Re: [css-text-4] variants of pre-wrap and longhands of the white-space property

>> So I suggest changing to:
>>   [the UA] is not required to honor all
>>   soft wrap opportunities between or around white space.
>> That's a bit different from what I had initially, but that's to make sure
>> we allow IE to not break around the single space between a and b in the
>> example above.
> No, that's too broad. Suppose your example was CJK. The UA would then be
> forced to break between CJK characters. That's clearly not what's wanted:
> the effect you're looking for here is to ignore these spaces for the purpose
> of calculating the line length for line-wrapping.
> I've adjusted the wording accordingly. Let me know if that works.

Works for me. I do not share your worry that UAs would use the looser wording
as an opportunity to do silly and bad things, and I'd expect them to be smart about
which soft wrap opportunities they would ignore, but your proposal covers the known
use cases, so that's fine too.

>> 1) matching platforms conventions.
>> I said "UAs may visually collapse the advance widths of preserved white space[...]"
>> and "[...] the UA should match platform conventions"
>> You changed it to: "[...] in order to match platform conventions [...],
>> the UA <em>may</em> visually collapse [...]"
>> As I read it, your phrasing only allows collapsing the advance widths of preserve white space if it is done do match platform conventions.
>> My use of should instead of must in the second sentence was intentional.
>> As preserve-auto was meant to allow UAs to keep (under a different name)
>> the "smart" behavior that they currently have. And that behavior does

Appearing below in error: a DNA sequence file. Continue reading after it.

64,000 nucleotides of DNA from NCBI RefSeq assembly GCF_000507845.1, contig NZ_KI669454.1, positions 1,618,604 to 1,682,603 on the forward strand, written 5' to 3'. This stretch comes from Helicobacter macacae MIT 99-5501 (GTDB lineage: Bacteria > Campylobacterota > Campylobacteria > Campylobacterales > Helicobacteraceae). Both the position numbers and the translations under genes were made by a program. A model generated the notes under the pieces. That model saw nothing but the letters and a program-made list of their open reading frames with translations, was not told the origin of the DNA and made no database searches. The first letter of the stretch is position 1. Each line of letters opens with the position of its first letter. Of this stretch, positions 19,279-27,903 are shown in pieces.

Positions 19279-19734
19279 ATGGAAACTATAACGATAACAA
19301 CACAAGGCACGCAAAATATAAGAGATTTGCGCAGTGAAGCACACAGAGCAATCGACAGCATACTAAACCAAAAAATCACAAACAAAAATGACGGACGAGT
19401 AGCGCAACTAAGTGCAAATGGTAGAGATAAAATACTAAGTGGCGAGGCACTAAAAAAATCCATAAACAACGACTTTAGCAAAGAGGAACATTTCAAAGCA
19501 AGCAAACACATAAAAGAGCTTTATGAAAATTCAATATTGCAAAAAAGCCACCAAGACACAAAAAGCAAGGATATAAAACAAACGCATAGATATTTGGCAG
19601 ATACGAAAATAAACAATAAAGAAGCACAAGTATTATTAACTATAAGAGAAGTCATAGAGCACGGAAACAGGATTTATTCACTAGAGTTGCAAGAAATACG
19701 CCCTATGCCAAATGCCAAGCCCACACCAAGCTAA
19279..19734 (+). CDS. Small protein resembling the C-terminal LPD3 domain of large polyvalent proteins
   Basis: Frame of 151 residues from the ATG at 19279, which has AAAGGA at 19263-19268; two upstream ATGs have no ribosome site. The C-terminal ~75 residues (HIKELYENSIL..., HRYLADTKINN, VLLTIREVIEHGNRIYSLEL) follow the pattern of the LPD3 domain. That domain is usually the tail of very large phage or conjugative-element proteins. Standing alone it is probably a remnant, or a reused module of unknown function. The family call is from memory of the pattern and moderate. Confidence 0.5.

>> not systematically match platform conventions.
> It should. That is the only reason we're allowing multiple behaviors here.
> Otherwise we should be converging on some sort of interoperable definition.
> I don't see a good argument for being inconsistent with platform conventions
> *and* being inconsistent with other Web browsers.

It is not clear that there are consistent platform conventions to follow, since many native editors behave differently. UAs may want to do something that provides a (subjectively) better reading/editing experience, without necessarily matching the platform behavior (e.g. match MS Word, rather than the default windows text editing component).

Also, the difference between the UA doing something smart independently, or following platform conventions is not something we can readily test.

So it seems to me that "Do something smart, should match platform conventions", is a a good way to spec this kind of automagic behaviors.

 - Florian

Received on Wednesday, 23 September 2015 05:40:01 UTC